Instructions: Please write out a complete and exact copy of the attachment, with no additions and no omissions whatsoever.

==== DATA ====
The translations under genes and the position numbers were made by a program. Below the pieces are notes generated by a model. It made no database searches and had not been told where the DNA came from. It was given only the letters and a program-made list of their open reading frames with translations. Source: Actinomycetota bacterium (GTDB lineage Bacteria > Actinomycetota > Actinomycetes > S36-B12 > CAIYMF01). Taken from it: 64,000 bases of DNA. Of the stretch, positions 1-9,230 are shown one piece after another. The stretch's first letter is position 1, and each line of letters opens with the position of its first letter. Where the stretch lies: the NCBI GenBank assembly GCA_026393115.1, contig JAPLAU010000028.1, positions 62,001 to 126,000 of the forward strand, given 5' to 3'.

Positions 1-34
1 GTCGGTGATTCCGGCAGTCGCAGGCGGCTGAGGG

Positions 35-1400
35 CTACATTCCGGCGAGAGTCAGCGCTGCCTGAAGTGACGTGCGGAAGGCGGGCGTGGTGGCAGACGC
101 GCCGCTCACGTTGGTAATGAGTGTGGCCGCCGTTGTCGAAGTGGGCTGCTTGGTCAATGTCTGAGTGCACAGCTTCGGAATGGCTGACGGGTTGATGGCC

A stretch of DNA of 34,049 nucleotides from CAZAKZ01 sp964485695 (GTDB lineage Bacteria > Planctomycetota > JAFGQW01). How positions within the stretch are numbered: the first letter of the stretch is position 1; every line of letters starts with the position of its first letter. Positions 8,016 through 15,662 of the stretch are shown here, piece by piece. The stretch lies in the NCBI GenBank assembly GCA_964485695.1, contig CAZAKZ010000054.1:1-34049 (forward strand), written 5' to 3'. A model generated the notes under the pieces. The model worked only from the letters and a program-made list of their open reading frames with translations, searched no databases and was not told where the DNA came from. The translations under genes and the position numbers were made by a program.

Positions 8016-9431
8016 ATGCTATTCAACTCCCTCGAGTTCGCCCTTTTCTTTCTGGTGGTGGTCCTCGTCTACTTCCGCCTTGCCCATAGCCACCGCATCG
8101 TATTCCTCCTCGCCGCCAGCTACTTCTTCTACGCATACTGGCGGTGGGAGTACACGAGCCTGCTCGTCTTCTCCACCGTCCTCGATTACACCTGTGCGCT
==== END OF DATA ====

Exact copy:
The translations under genes and the position numbers were made by a program. Below the pieces are notes generated by a model. It made no database searches and had not been told where the DNA came from. It was given only the letters and a program-made list of their open reading frames with translations. Source: Actinomycetota bacterium (GTDB lineage Bacteria > Actinomycetota > Actinomycetes > S36-B12 > CAIYMF01). Taken from it: 64,000 bases of DNA. Of the stretch, positions 1-9,230 are shown one piece after another. The stretch's first letter is position 1, and each line of letters opens with the position of its first letter. Where the stretch lies: the NCBI GenBank assembly GCA_026393115.1, contig JAPLAU010000028.1, positions 62,001 to 126,000 of the forward strand, given 5' to 3'.

Positions 1-34
1 GTCGGTGATTCCGGCAGTCGCAGGCGGCTGAGGG

Positions 35-1400
35 CTACATTCCGGCGAGAGTCAGCGCTGCCTGAAGTGACGTGCGGAAGGCGGGCGTGGTGGCAGACGC
101 GCCGCTCACGTTGGTAATGAGTGTGGCCGCCGTTGTCGAAGTGGGCTGCTTGGTCAATGTCTGAGTGCACAGCTTCGGAATGGCTGACGGGTTGATGGCC

A stretch of DNA of 34,049 nucleotides from CAZAKZ01 sp964485695 (GTDB lineage Bacteria > Planctomycetota > JAFGQW01). How positions within the stretch are numbered: the first letter of the stretch is position 1; every line of letters starts with the position of its first letter. Positions 8,016 through 15,662 of the stretch are shown here, piece by piece. The stretch lies in the NCBI GenBank assembly GCA_964485695.1, contig CAZAKZ010000054.1:1-34049 (forward strand), written 5' to 3'. A model generated the notes under the pieces. The model worked only from the letters and a program-made list of their open reading frames with translations, searched no databases and was not told where the DNA came from. The translations under genes and the position numbers were made by a program.

Positions 8016-9431
8016 ATGCTATTCAACTCCCTCGAGTTCGCCCTTTTCTTTCTGGTGGTGGTCCTCGTCTACTTCCGCCTTGCCCATAGCCACCGCATCG
8101 TATTCCTCCTCGCCGCCAGCTACTTCTTCTACGCATACTGGCGGTGGGAGTACACGAGCCTGCTCGTCTTCTCCACCGTCCTCGATTACACCTGTGCGCT